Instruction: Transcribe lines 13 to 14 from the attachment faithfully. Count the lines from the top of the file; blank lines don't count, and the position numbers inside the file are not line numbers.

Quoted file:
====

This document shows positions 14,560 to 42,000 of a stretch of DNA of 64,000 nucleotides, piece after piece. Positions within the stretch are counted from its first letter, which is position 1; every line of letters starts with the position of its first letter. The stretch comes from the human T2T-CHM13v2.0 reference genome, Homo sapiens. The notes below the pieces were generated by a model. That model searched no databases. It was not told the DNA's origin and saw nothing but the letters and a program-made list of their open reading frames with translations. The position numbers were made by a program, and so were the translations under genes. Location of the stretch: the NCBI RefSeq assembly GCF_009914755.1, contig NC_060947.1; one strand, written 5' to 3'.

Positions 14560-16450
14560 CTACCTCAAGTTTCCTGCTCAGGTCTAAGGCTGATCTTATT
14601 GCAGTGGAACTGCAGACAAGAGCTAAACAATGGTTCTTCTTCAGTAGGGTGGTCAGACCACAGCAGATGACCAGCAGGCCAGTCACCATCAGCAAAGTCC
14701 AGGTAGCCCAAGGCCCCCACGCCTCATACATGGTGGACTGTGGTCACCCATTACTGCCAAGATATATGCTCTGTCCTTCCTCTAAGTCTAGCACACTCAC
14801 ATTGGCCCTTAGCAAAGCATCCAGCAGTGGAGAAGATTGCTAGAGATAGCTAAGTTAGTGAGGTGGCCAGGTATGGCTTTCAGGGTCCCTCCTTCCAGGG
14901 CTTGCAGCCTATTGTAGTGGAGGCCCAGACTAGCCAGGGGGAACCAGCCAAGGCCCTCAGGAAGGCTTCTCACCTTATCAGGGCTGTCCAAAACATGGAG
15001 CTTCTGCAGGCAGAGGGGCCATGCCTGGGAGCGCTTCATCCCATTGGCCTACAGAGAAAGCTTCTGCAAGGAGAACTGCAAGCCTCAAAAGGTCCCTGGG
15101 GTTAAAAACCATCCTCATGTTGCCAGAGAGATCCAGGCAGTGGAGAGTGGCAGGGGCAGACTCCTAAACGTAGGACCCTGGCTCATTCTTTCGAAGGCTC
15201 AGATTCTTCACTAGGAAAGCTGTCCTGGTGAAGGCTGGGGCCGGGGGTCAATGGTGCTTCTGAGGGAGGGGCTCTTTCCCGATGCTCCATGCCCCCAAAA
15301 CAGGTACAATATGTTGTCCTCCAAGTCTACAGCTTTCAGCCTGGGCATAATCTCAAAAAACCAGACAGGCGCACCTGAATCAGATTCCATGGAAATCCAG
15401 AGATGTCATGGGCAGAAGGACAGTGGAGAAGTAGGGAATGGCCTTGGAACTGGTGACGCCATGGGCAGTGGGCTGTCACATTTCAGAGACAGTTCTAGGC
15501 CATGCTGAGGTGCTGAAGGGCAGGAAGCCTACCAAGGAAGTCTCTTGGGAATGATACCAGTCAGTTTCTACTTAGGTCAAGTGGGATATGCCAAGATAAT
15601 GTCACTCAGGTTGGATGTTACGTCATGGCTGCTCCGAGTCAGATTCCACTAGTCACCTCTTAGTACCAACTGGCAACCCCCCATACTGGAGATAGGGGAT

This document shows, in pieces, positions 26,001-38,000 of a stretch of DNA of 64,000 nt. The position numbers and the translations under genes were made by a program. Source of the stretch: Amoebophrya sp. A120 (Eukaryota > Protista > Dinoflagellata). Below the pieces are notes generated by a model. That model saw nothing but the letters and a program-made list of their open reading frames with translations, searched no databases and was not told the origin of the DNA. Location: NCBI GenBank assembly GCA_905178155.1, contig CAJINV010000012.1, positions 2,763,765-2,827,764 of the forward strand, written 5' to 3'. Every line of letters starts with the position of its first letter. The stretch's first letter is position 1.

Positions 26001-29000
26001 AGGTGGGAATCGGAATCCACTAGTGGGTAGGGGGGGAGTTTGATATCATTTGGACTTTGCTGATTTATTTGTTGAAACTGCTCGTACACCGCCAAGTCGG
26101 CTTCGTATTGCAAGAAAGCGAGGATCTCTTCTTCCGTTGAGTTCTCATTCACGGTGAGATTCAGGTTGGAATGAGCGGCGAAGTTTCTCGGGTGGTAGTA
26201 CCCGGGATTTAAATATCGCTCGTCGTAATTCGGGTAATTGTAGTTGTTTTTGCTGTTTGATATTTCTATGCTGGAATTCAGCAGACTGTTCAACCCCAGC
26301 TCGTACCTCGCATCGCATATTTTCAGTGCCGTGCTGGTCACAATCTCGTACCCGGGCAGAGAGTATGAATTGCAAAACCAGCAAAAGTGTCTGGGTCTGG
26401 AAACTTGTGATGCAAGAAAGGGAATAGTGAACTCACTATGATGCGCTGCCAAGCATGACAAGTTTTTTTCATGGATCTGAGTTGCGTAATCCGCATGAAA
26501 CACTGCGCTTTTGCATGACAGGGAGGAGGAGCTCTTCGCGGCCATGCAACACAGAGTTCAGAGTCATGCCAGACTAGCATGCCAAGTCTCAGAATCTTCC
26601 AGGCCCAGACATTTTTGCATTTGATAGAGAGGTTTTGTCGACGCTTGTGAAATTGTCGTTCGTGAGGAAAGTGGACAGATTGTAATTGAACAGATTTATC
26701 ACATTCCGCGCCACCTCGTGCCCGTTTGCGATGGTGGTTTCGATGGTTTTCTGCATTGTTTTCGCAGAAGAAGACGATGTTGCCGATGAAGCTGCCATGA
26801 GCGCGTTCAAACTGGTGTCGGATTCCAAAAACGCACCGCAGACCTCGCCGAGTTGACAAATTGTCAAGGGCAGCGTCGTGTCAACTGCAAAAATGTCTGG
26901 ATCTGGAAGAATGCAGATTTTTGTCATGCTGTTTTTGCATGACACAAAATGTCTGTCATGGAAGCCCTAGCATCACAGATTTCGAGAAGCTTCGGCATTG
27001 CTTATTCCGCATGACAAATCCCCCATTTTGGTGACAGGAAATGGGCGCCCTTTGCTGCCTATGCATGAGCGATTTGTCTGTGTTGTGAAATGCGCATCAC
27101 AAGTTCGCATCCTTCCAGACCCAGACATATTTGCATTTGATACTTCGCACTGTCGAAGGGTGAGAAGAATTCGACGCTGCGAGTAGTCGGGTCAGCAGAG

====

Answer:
15501 CATGCTGAGGTGCTGAAGGGCAGGAAGCCTACCAAGGAAGTCTCTTGGGAATGATACCAGTCAGTTTCTACTTAGGTCAAGTGGGATATGCCAAGATAAT
15601 GTCACTCAGGTTGGATGTTACGTCATGGCTGCTCCGAGTCAGATTCCACTAGTCACCTCTTAGTACCAACTGGCAACCCCCCATACTGGAGATAGGGGAT